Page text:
Producer-director Elia Kazan’s 1960 drama hands a grand role to Jo Van Fleet as the obstinate elderly Alabama matriarch Ella Garth who clashes with 1930s young Tennessee Valley Authority field administrator Chuck Glover (Montgomery Clift), who embodies progress and tolerance – but at a price.
Ella refuses to give up her land and home on an island in the river to allow Chuck to finish his river project of building of a dam on the Tennessee River. But he is helped in his fight with the bigoted community when he starts a love affair with Ella’s widowed granddaughter, Carol (Lee Remick).
Clift and director Kazan don’t seem to have their feet firmly enough on the ground. But Van Fleet gives a commanding performance, Remick is touching and Kazan is painstaking as usual in exposing an unusual corner of America.
The film was shot on location in the Tennessee Valley, with exteriors filmed on Coon Denton Island on the Hiwassee River, in Charleston’s old business district and on a peninsula on Chickamauga Lake. A studio was created in the Cleveland armoury.
Paul Osborn’s screenplay is based on William Bradford Huie’s Mud on the Stars and Borden Deal’s Dunbar’s Cove. Osborn takes his plot from Deal’s story of a battle of wills between the new Tennessee Valley Authority and generations-old land owners, and from Huie’s study of a rural Southern matriarchal family for characters and their reaction to destruction of their land.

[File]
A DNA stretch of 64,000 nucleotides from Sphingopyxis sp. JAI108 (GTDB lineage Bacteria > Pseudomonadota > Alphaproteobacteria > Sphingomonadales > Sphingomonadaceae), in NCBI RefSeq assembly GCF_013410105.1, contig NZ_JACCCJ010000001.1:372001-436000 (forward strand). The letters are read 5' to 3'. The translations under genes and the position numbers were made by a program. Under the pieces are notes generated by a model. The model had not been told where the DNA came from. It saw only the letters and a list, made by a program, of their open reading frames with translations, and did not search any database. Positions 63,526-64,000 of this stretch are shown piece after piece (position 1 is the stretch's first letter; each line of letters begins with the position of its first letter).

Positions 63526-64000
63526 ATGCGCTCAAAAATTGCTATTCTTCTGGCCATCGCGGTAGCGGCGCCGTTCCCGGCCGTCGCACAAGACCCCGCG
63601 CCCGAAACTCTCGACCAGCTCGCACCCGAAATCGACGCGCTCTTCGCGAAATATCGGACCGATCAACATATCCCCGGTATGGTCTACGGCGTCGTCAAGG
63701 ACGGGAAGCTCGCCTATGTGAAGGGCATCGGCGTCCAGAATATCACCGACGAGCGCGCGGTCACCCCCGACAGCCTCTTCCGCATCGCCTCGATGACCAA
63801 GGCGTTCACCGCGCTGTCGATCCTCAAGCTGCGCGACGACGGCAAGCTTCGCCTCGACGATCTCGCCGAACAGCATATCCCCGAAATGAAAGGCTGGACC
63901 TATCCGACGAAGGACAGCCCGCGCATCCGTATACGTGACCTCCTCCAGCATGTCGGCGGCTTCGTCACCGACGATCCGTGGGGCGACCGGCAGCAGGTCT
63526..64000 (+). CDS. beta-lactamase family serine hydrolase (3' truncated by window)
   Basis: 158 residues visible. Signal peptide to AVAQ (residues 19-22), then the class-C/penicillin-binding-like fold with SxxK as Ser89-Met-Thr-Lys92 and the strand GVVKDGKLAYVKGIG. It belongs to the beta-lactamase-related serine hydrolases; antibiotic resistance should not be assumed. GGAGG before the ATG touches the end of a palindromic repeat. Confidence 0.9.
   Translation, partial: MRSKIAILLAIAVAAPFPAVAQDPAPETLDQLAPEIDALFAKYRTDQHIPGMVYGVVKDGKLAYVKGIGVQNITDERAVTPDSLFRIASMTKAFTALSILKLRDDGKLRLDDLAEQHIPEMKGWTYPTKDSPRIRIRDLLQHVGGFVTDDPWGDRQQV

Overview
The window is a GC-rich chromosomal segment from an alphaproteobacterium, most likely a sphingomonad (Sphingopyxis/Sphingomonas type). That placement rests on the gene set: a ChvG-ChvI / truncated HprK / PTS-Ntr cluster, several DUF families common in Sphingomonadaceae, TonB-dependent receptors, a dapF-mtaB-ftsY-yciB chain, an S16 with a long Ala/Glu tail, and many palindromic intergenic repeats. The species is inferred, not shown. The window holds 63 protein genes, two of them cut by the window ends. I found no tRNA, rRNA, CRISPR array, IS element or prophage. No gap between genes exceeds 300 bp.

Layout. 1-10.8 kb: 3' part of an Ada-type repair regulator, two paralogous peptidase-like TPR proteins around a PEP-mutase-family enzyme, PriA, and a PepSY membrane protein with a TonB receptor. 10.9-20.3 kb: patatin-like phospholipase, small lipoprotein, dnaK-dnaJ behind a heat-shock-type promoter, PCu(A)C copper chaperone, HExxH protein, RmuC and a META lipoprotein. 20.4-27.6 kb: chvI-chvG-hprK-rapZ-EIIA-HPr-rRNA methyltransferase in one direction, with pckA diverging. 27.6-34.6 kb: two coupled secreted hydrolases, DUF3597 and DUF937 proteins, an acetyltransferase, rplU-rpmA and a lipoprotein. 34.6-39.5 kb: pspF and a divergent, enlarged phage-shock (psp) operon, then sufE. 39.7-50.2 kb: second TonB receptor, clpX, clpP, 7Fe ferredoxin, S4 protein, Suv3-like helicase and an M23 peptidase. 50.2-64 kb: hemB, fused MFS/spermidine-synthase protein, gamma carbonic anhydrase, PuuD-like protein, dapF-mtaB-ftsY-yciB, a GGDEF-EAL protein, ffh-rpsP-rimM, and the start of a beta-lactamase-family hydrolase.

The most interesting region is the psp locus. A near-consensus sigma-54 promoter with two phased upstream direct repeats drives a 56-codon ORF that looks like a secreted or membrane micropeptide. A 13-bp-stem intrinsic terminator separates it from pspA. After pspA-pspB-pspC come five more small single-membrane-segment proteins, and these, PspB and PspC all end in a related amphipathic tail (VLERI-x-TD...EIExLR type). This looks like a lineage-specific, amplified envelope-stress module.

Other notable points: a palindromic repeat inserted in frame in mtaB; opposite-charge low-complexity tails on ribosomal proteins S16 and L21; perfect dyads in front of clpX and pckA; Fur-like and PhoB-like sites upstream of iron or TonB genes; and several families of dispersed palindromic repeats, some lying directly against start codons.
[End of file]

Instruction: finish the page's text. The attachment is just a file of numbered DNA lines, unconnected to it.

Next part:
It is Bruce Dern’s first film, aged 24, uncredited as Jack Roper.
Also in the cast are Albert Salmi, Jay C Flippen, James Westerfield, Barbara Loden, Frank Overton, Malcolm Atterbury, Big Jeff Bless, John Dudley, Judy Harris, Robert Earl Jones, Jim Menard, Mark Menson, Patricia Perry, Alfred E Smith and Jim Steakley.
© Derek Winnert 2016 Classic Movie Review 4052
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